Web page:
The Australian High Court has denied an application for special permission to a patent applicant who has filed an Australian patent application naming an artificial intelligence (AI) system as the inventor.
The Supreme Court’s decision means that the prevailing position in Australia – that a patent application cannot identify a non-human inventor – stands. This position is consistent with the position in other jurisdictions where counterclaims have been filed (including the US, UK, EU, New Zealand, Taiwan, Korea, Israel and India) noting that appeals are still underway in some of those jurisdictions.
Although that’s the end of the line for this particular patent application, the Supreme Court’s comments left the door open for the Supreme Court in the future to hear the “inventors’ case,” should a more appropriate case come before the court.
The Court seemed interested in resolving the fundamental issue of whether the AI system was indeed the sole inventor, and in this case it was agreed between the parties that the plaintiff, Dr. Thaler, was not an inventor. The court’s comments indicate that an appropriate case to decide would involve a natural person claiming to be the inventor and facing rejection on the grounds that the true inventor is an AI system.
It should be noted that this line of decisions focused on the procedural question of whether the application in question, or the designation of a non-human inventor, had been properly filed for the purpose of the law. It says nothing about the merits of the claimed invention, or whether the invention is grantable on its own merits. Nor does it preclude the filing of patent applications for inventions that use AI, so long as the applications only list humans as inventors (any such application, of course, would have to comply with the usual requirements for patentability before a patent is granted).
The policy debate also remains open, and it remains to be seen whether the Australian government will consider amending the Patents Act 1990 (Cth) (Represent) or the Patents Regulations 1991 (Cth)systems) to identify non-human inventors.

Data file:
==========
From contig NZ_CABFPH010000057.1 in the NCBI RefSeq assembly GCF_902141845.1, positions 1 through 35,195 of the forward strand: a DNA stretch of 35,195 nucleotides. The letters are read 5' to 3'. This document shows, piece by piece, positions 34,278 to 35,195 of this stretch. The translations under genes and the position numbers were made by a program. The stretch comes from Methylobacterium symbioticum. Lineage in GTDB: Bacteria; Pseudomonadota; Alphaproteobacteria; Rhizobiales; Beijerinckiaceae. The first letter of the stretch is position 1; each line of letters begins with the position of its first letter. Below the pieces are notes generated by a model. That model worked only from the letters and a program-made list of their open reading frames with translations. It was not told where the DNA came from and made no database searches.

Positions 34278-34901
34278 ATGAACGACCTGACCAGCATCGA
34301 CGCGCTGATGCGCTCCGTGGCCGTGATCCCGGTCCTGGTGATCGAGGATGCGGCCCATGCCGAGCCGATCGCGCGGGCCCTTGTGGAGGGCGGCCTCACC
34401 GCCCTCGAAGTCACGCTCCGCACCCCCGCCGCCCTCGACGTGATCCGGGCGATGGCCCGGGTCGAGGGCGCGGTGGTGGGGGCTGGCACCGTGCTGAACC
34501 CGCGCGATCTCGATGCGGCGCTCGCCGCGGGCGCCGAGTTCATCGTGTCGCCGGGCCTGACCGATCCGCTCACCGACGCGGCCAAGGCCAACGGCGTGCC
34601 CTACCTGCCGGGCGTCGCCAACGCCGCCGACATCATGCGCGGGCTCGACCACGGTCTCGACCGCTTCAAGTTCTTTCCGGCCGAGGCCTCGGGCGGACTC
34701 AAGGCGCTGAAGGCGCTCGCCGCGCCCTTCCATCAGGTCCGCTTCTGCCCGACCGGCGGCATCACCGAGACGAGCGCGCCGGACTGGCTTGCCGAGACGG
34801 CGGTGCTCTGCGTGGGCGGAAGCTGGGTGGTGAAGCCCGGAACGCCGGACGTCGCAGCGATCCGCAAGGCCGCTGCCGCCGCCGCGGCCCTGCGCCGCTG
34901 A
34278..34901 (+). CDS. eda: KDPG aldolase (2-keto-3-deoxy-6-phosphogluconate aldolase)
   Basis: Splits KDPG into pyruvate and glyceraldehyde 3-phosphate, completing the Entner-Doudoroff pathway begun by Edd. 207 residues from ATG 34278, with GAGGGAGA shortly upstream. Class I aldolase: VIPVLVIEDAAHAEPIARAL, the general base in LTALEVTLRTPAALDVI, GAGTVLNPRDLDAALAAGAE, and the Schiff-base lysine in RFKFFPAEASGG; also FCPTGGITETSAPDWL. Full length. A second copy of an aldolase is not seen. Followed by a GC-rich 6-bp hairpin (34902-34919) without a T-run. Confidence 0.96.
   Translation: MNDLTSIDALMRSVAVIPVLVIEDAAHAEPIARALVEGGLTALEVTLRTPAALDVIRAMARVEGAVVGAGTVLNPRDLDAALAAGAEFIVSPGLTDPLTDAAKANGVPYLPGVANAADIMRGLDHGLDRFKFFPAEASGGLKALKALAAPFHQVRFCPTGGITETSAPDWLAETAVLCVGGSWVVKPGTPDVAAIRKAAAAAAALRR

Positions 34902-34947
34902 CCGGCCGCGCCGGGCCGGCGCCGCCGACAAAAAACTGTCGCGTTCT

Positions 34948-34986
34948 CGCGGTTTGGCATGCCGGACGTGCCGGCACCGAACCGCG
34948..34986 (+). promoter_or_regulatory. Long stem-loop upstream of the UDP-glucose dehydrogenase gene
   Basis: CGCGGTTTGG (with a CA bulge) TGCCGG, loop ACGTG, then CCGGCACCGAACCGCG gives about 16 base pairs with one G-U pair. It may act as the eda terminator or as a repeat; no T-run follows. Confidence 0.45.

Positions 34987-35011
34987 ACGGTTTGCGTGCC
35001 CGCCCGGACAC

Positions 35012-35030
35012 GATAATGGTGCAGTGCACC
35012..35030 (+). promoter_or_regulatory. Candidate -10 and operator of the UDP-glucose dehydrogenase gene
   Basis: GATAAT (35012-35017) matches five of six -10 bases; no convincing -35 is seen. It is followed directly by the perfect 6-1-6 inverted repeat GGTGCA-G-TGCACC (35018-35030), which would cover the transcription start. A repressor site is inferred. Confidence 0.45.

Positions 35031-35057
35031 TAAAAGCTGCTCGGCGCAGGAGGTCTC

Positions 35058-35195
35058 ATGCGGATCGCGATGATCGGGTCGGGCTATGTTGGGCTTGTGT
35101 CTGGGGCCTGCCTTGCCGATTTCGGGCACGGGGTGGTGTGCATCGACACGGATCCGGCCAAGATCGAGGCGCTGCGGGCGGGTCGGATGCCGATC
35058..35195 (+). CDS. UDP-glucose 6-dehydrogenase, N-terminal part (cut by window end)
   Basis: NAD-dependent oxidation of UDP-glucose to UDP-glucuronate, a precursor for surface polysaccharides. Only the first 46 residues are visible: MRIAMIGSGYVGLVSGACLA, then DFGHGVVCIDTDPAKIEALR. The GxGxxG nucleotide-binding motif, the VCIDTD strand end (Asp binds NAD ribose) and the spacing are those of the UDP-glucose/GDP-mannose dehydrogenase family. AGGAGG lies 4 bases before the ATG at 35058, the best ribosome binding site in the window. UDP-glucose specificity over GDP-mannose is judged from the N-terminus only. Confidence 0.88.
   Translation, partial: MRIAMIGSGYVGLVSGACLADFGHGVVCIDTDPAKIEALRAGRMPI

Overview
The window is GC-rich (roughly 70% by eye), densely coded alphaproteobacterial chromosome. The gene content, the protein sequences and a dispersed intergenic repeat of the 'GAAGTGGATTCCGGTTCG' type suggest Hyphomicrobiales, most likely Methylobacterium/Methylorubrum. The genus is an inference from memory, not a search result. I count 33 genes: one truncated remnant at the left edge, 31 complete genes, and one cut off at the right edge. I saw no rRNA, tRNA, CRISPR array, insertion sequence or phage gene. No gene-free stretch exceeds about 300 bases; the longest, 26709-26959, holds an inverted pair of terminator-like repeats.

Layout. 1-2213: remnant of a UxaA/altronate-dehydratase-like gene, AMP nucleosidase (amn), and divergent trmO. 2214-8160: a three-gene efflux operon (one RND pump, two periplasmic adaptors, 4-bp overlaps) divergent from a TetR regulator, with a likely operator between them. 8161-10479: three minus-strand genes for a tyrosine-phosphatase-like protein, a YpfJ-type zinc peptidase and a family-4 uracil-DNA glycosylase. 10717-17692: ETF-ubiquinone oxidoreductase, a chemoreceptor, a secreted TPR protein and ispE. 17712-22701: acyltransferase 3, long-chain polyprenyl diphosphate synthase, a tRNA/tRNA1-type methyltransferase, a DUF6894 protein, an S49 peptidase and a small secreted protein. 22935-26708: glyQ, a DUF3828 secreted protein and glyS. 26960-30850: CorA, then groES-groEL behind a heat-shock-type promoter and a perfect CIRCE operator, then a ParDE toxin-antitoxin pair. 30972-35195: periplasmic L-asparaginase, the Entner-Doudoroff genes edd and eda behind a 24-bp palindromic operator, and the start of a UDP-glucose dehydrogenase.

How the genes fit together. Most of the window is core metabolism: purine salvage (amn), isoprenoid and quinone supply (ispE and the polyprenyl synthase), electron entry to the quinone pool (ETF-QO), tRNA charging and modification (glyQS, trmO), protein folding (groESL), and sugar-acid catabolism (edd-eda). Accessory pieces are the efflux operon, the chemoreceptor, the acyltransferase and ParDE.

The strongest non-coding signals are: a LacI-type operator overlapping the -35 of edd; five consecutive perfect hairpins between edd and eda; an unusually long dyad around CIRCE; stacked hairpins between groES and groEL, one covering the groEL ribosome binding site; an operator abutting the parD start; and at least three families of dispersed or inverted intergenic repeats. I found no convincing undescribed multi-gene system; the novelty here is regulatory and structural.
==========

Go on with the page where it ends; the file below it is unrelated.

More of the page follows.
Background and procedural history
In 2019, Dr Stephen Thaler filed Australian Patent Application No. 2019363177 for “Food Container, Devices, and Methods for Attracting Augmented Attention” (Request). Dr. Thaler nominated his AI system, “DABUS” as the inventor of the app.
As we have been informed over hereThe delegate of the Commissioner for Patents rejected the application for not meeting the formal requirements set forth in Patent Regulations 1991 (Cth), because it was not possible to identify the person who could be granted a patent on the application.
Dr Thaler has appealed this decision to the Australian Federal Court. As we have been informed over hereIn a groundbreaking decision that garnered global media attention, a single Australian Federal Court judge agreed with Dr Thaler. Honor found that “inventor” was not defined in law or regulations, and that nothing expressly prohibited an AI being listed as an inventor in an application.
The Commissioner of Patents then appealed Justice Beach’s decision to the full court of the Australian Federal Court. As we have been informed over here, an expanded panel of five judges overturned Justice Beach’s decision. In a unanimous decision, the Full Court held that an “inventor” must be a “natural person” — based on the historical centrality of the human inventor’s role in patent applications, the outline of law and regulations, and a naturalistic reading of Section 15(1) of the Act.
Dr Thaler has sought special leave to appeal this decision to the Supreme Court of Australia, the High Court of Australia and his last chance to have the application heard by an Australian court.
Request a special leave
Before the appeal could be heard by the Supreme Court, however, Dr. Thaler had to persuade fewer judges to grant “special leave” to appeal. Most private leave requests are decided “on the sheets,” based on written submissions submitted by the parties.
In this case, Dr. Thaler’s application was heard personally by three justices – Justices Gordon, Edelman and Gleeson. During the hearing, I heard with their honors that Dr. Thaler’s case has been brought up in Federal Court (both at first instance and on appeal) by reference to certain facts which had been agreed upon between Dr. Thaler and the Commissioner of Patents. Those agreed facts included that Dr. Thaler was not the inventor of the alleged invention in question.
This left the Supreme Court in the position that if permission was granted, the court would confine itself to considering the narrow question of whether the commissioner was right to deny the application, just because an unnatural person had been listed as the inventor. The court could not deal with the factual question of whether or not DABUS was the inventor (or even co-inventor) of the application. Instead, it had to proceed – as the courts below have done – on the grounds that DABUS was the inventor.
This was probably weighing on the Court when, in denying the application for special leave, Justice Gordon (speaking for the Court) stated that this case ‘was not the appropriate vehicle for consideration of the question of principle which Dr. Thaler.
This leaves open the possibility that the Supreme Court may deal with this issue in the future, if an “appropriate remedy” is offered to the court. In the meantime, it remains to be seen whether the Australian government considers any changes to the law or regulations required.